Local female MMA fighters face off in high-stakes bout

THE BELLINGHAM HERALDSeptember 28, 2013 

Neither Jessica Bakan nor Mari Mata believed they'd be amateur mixed martial arts fighters two years ago, although the clues were scattered throughout the pair's upbringing.

Mata, a 22-year-old Mount Baker graduate, gravitated toward sports during her youth and wrestled in high school, placing eighth in state as a senior. Bakan, a 26-year-old mother of three who has been living in Whatcom County the past five years, always wanted to join karate classes and longed to wrestle in high school, but her parents would never sign the permission slip.

Now the two are on a collision course they both hope will elevate their careers in arguably one of the most violent sports in the athletic realm.

The two are set to meet for a 145-pound bout during A-Town Throwdown 9 when fighting begins at 8 p.m. Saturday, Sept. 28, at Soccer First Indoor Sports in Arlington.

"It was kind of a dormant dream," said Bakan of MMA fighting. "I met my boyfriend and he was really into MMA. We started grappling at home, just playing around and about six months ago I went to (a UFC fight). That kind of resparked it for me."

Even though Bakan's fight against Mata will be her first official octagon fight, Bellingham MMA instructor Jeremy Saunders said she is the most impressive female fighter he's ever worked with. That's saying a lot given Saunders' background, which includes 11 years of fighting, 10 years of training fighters and a number of years as an MMA referee.

Bakan has spent six months training at Bellingham MMA, entering two tournaments. She placed first at both and even took second in one of them in the men's 155-pound division.

"I'm definitely excited," Bakan said. "Again it's my first fight, so there are things. Will I make weight? What will it be like in the cage? Am I going to freak out because there are walls around me and I've never experienced that before?"

So how is Bakan battling all that anxiety? She's putting it into training and has wowed her coach with her work ethic, putting in three-to-four hours of gym work a day nearly every day of the week.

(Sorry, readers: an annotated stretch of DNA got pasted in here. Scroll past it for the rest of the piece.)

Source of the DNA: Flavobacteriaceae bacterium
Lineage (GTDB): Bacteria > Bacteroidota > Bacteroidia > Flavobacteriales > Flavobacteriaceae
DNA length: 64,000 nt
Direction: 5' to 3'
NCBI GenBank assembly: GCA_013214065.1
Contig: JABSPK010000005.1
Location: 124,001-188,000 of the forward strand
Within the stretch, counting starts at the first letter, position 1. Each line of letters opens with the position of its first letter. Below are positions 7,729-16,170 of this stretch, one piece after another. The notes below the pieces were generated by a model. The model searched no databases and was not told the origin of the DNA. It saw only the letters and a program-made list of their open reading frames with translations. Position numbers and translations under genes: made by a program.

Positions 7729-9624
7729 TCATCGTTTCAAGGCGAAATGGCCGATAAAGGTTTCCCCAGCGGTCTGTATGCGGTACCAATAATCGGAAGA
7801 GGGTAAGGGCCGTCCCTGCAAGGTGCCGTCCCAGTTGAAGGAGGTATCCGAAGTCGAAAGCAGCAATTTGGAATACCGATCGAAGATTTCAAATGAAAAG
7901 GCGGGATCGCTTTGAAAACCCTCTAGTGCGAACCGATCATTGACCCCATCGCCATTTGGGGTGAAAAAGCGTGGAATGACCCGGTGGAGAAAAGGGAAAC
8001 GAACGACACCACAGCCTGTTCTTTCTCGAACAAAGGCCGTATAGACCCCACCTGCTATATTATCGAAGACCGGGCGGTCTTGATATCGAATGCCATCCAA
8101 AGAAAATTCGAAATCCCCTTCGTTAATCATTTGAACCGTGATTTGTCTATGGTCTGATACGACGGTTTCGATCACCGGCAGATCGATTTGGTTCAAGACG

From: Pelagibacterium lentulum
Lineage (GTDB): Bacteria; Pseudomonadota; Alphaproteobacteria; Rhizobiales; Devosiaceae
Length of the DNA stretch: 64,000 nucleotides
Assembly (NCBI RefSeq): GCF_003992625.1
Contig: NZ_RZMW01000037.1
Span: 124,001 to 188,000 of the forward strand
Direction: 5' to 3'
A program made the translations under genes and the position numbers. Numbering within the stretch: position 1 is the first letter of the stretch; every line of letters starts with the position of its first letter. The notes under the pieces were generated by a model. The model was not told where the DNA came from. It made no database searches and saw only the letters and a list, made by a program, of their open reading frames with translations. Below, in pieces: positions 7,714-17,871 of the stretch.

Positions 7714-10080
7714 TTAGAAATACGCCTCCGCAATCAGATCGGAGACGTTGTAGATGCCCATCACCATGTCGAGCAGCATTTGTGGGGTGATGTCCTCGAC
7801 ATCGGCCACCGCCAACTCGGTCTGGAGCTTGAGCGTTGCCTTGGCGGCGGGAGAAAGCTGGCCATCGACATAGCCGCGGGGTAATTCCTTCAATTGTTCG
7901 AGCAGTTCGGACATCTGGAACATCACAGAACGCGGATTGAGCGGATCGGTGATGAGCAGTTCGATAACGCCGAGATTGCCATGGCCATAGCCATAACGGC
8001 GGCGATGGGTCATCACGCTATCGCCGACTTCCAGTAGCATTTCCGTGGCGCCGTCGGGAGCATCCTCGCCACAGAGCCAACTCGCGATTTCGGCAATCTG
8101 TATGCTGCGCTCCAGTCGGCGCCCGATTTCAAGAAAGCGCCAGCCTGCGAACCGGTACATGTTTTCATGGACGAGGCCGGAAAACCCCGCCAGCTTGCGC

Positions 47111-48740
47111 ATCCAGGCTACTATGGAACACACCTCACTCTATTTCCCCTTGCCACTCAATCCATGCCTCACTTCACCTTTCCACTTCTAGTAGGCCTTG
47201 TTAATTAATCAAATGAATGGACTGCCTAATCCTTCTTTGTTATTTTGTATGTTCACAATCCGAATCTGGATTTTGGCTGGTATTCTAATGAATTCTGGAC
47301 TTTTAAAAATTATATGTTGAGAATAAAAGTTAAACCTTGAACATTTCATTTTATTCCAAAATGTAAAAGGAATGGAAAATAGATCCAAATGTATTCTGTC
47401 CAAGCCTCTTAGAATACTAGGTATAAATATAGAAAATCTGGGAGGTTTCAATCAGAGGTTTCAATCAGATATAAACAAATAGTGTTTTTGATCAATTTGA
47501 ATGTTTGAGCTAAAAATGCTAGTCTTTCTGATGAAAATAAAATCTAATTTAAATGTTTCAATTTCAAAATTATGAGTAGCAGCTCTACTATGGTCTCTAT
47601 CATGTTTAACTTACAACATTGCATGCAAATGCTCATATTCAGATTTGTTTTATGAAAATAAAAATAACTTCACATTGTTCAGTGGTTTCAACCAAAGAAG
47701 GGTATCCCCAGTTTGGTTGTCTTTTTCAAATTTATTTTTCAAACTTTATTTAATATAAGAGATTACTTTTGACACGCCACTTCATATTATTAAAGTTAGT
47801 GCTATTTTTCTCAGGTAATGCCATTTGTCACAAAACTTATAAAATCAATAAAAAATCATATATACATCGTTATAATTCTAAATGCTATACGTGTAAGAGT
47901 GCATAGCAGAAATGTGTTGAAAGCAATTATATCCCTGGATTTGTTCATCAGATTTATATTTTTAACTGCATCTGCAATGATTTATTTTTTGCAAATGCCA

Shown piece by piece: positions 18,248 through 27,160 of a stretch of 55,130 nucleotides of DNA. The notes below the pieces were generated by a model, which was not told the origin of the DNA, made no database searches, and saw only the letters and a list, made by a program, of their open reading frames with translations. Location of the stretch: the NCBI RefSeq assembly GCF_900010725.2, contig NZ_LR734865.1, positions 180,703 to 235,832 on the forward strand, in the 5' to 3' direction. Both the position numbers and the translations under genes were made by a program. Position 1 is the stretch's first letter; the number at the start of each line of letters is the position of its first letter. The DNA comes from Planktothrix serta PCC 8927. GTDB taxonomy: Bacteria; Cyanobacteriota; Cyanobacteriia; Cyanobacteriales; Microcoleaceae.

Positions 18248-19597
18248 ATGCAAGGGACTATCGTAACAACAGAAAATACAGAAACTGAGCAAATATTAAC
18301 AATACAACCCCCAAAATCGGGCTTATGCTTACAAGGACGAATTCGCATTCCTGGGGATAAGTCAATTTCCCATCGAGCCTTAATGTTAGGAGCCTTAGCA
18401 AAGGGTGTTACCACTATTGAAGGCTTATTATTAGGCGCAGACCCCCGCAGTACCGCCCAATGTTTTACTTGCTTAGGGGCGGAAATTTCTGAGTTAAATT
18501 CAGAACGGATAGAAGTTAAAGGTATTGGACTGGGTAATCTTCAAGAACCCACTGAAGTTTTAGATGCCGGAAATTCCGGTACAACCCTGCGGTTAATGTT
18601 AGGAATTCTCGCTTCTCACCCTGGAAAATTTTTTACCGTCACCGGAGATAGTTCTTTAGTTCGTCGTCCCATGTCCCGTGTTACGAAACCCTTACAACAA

"I guess I'm an obsessive person," Bakan said. "I really want to get something right (if I'm going to do it). I really want to be good at it. I'm really competitive with myself, so I just really want to be good at it, not just push through with strength and brawn, which I've been working on."

Bakan stands 5-foot-9, weighs just over 150 pounds and is visibly well sculpted. Admittedly, she hasn't developed a specific fighting style yet, but she's preparing for anything a more-experienced Mata might throw at her.

Most likely, that will be wrestling, thanks to the Mount Baker grad's background.

Mata, like Bakan, took a unique path in her fighting career. She's always loved sports, playing soccer, volleyball and softball, but Mata really wanted to box in high school. With no high school boxing program, Mata settled for wrestling. A year and half ago she decided to fulfill her boxing dream and discovered Shayne Simpson's Martial Arts and Fitness in Bellingham.

Originally, Mata had no desire to fight. She solely wanted to learn some self-defense skills. But when asked whether or not she wanted to compete in a match, she agreed to do it.

"They asked me if I wanted to do it, and I said, 'No, I didn't sign up to compete,'" Mata said. "And they said, 'Just try it out,' and I did and I got addicted to it."

Mata, who stands 5-foot-5 and weighs 130 pounds, enters her fight with Bakan owning a 2-1 record, but she blames her last fight, a loss, on poor preparation. That hasn't been an issue this time, and even though she knows this is Bakan's first time in the octogon, Mata isn't taking her opponent lightly.

"Before we even knew we were going to fight, we became friends on Facebook, so I don't know her, but I know how she looks and kind of a little bit about her," Mata explained. "I know she lifts weights and does fitness. ... Being it's her first fight, I don't underestimate her. This is one of the fights I've been working harder."

And for good reason. Not only did Mata say she's been told her bout with Bakan has potential to earn fight of the night honors, she's heard a win would do wonders for career advancement. If all goes as planned, Mata wants to take 10 more fights, then turn pro. Bakan has professional aspirations as well.

"I definitely have my pipe dream of eventually getting to be a pro fighter and fight some of my idols," Bakan said, "but I just want to take it as it goes and see how I do in the cage. Some people go in there and can't pull the trigger. I don't think I'll be one of those people. I just want to take it one step at a time, but of course I have my lofty dream."

Another similarity exists between Mata and Bakan. Both anticipate a Saturday night victory.

"I'm expecting a win," Mata said with a smile. "I have been working really hard and trying to hard to win this fight, and I feel like it's going to be a win."

Said Bakan: "I'm definitely hoping for a dominant win. I definitely think I can get that. I think it's in me, so I'd really like to get her to tap out or get the ref to stop the fight."

Reach Andrew Lang at andrew.lang@bellinghamherald.com or call 360-756-2862.

A-TOWN THROWDOWN

When: 8 p.m. Saturday, Sept. 28. Doors open at 7 p.m.

Where: Soccer First Indoor Sports in Arlington

Cost: Tickets are $25

Course maps and more information: bellinghambaymarathon.org

Reach ANDREW LANG at andrew.lang@bellinghamherald.com or call ext. 862.

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